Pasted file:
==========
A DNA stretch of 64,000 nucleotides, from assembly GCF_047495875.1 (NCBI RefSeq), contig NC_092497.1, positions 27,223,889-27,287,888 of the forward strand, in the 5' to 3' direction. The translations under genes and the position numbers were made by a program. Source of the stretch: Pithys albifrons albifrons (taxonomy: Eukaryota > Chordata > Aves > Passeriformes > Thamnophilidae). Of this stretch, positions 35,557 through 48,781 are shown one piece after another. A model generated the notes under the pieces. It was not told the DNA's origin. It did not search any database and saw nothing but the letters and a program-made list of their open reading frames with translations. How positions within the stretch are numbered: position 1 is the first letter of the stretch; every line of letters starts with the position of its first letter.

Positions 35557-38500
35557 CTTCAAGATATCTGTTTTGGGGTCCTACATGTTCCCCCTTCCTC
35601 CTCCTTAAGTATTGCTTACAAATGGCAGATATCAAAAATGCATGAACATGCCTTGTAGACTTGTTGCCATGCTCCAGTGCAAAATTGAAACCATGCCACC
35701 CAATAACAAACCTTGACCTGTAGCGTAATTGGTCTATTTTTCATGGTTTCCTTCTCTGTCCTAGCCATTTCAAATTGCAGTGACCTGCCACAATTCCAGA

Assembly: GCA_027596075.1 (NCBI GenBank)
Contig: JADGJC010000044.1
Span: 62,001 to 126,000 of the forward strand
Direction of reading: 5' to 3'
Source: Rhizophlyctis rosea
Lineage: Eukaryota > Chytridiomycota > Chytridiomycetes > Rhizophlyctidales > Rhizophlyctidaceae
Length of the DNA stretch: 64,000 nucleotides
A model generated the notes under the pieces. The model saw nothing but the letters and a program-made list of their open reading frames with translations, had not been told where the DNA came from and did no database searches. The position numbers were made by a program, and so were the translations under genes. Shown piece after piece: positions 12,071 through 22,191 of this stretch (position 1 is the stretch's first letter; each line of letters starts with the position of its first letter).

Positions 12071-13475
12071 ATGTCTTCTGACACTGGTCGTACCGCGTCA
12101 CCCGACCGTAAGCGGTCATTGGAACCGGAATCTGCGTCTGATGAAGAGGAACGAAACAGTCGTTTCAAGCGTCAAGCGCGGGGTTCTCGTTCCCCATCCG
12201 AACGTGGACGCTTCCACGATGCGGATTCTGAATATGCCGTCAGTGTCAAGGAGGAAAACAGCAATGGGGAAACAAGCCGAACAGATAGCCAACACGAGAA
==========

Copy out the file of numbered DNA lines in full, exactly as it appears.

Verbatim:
A DNA stretch of 64,000 nucleotides, from assembly GCF_047495875.1 (NCBI RefSeq), contig NC_092497.1, positions 27,223,889-27,287,888 of the forward strand, in the 5' to 3' direction. The translations under genes and the position numbers were made by a program. Source of the stretch: Pithys albifrons albifrons (taxonomy: Eukaryota > Chordata > Aves > Passeriformes > Thamnophilidae). Of this stretch, positions 35,557 through 48,781 are shown one piece after another. A model generated the notes under the pieces. It was not told the DNA's origin. It did not search any database and saw nothing but the letters and a program-made list of their open reading frames with translations. How positions within the stretch are numbered: position 1 is the first letter of the stretch; every line of letters starts with the position of its first letter.

Positions 35557-38500
35557 CTTCAAGATATCTGTTTTGGGGTCCTACATGTTCCCCCTTCCTC
35601 CTCCTTAAGTATTGCTTACAAATGGCAGATATCAAAAATGCATGAACATGCCTTGTAGACTTGTTGCCATGCTCCAGTGCAAAATTGAAACCATGCCACC
35701 CAATAACAAACCTTGACCTGTAGCGTAATTGGTCTATTTTTCATGGTTTCCTTCTCTGTCCTAGCCATTTCAAATTGCAGTGACCTGCCACAATTCCAGA

Assembly: GCA_027596075.1 (NCBI GenBank)
Contig: JADGJC010000044.1
Span: 62,001 to 126,000 of the forward strand
Direction of reading: 5' to 3'
Source: Rhizophlyctis rosea
Lineage: Eukaryota > Chytridiomycota > Chytridiomycetes > Rhizophlyctidales > Rhizophlyctidaceae
Length of the DNA stretch: 64,000 nucleotides
A model generated the notes under the pieces. The model saw nothing but the letters and a program-made list of their open reading frames with translations, had not been told where the DNA came from and did no database searches. The position numbers were made by a program, and so were the translations under genes. Shown piece after piece: positions 12,071 through 22,191 of this stretch (position 1 is the stretch's first letter; each line of letters starts with the position of its first letter).

Positions 12071-13475
12071 ATGTCTTCTGACACTGGTCGTACCGCGTCA
12101 CCCGACCGTAAGCGGTCATTGGAACCGGAATCTGCGTCTGATGAAGAGGAACGAAACAGTCGTTTCAAGCGTCAAGCGCGGGGTTCTCGTTCCCCATCCG
12201 AACGTGGACGCTTCCACGATGCGGATTCTGAATATGCCGTCAGTGTCAAGGAGGAAAACAGCAATGGGGAAACAAGCCGAACAGATAGCCAACACGAGAA